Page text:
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Reader Opinions on the Offshoring Backlash

Only 5 percent of those who are offshoring today say public disapproval will cause them to cut back.

Backlash is political not based on economic reality.

Outsourcing is a process change brought about as the result of economic growth. Change creates fear, and fear promotes irrational reactions. The current reaction to international outsourcing is the same reaction we have experienced in outsourcing to “right to work” states.

Much ado about nothing. Current political climate is ignoring global business environment.

It is a natural progression of world redistribution of value added wealth. It cannot be stopped.

Globalization of the economy is a fact, and offshore outsourcing is an integral part of that process. Backlash is a perfectly normal emotional response, but the fact of the matter is the jobs will disappear anyway if companies can not remain competitive.

Politicians and media stirring up the pot. This will blow over, and we’ll see no appreciable net change in tech jobs in the out years.

We have more of a “business decision” attitude in the U.S. vs. other countries where relationships are more important. Cost reductions are very hard for U.S. managers to ignore when making decisions.

I think businesses should do what’s best for business. In the long run, it’s better to have strong companies; that will lead to higher stock values and more jobs at home and abroad.

I believe in free markets — I believe the impact is uncertain.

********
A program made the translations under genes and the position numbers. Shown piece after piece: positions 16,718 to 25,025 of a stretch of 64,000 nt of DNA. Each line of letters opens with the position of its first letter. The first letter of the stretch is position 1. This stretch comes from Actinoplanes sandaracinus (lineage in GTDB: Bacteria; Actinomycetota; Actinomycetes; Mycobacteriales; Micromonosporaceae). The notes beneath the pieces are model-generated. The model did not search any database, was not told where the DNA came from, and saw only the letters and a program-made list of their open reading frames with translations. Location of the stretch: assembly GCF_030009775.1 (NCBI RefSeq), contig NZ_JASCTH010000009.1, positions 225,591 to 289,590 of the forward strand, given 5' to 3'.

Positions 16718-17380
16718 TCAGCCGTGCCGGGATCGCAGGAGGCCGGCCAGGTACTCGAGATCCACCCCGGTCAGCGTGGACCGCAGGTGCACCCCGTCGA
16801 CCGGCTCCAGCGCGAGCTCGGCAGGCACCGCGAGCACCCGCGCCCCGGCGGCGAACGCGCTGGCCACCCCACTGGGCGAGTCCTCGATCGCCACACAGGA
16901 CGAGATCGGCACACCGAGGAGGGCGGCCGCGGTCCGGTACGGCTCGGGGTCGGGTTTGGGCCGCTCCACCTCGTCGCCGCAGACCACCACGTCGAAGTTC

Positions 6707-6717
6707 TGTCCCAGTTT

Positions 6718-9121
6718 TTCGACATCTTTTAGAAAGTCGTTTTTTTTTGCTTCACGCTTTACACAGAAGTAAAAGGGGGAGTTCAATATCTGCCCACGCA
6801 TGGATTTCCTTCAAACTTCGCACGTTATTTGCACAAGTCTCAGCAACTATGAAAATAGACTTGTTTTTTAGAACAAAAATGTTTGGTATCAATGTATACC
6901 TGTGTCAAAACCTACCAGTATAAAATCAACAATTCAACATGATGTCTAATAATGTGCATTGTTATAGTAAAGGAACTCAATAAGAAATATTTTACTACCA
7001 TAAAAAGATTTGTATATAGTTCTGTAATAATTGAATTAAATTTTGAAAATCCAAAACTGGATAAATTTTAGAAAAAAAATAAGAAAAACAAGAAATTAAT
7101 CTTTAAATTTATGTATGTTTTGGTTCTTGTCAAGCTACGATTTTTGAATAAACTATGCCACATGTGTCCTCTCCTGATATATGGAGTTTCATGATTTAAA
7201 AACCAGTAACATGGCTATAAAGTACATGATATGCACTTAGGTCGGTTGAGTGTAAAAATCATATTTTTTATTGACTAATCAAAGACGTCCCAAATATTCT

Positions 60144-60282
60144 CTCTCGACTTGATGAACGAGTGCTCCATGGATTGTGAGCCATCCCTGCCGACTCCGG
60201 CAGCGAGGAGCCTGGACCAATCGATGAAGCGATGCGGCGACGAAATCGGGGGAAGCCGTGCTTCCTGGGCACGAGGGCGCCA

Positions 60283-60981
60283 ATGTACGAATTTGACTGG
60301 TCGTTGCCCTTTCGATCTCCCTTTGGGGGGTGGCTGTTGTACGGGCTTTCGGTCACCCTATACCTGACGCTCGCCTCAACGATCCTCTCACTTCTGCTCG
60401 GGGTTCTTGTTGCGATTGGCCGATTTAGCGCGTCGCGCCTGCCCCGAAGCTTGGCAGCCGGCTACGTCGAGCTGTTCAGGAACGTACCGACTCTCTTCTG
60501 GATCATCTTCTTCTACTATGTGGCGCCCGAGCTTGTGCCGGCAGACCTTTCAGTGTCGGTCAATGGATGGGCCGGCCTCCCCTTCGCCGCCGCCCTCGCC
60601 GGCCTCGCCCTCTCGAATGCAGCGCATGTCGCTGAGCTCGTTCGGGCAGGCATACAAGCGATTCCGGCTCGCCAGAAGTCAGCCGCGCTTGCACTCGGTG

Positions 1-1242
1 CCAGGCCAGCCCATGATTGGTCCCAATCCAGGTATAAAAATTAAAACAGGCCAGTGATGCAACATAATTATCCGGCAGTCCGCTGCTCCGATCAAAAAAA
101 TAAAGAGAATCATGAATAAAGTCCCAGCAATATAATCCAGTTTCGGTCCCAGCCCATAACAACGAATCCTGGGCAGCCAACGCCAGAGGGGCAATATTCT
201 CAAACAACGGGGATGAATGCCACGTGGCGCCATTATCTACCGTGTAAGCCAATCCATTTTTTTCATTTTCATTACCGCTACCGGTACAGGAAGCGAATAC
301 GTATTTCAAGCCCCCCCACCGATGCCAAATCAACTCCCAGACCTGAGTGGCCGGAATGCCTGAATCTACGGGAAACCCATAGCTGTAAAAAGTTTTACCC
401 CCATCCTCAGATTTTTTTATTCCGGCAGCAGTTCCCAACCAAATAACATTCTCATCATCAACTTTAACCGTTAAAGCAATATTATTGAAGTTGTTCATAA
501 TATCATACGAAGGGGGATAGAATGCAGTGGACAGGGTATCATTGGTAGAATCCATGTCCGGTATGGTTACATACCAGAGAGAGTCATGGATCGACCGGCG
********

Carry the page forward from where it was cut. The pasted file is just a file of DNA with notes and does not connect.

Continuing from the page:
It is the current version of the Luddite rebellion, and is irrational because the free flow of commerce will generally benefit the greatest number of people the most.

Companies outsourcing may have underestimated the total longer-term economic implications for them. Conversely, union organizations need to recognize the threat.

I feel that companies that are outsourcing should be required to notify their customers. Confidential or sensitive information (corporate or personal) should never be outsourced.

Companies have to be more efficient — offshoring can help. Profit pressure is always increasing.

We are a capitalist economy. Within reason and ethics, companies are well within their bounds to look for efficiencies; indeed, they are required to do so.

Believe it is a short-term concern driven by lagging economic situation and being exploited for political gain. In grand scheme of things, offshoring is not likely to significantly impact the U.S. job market one way or another. However, placing undue constraints on the outsourcing option could further dampen an economic recovery.

Most are politically motivated.

Believe it or not, we are being asked by other countries to bring jobs back to the U.S. because of the security and quality of work we can do that others can’t.

I don’t have any problem with companies seeking out the best-qualified, most economical resources. I do have a problem that we are not making the investment in our national infrastructure — including education — that ensures the domestic workforce is the best qualified and most efficient resource for U.S. and foreign companies.


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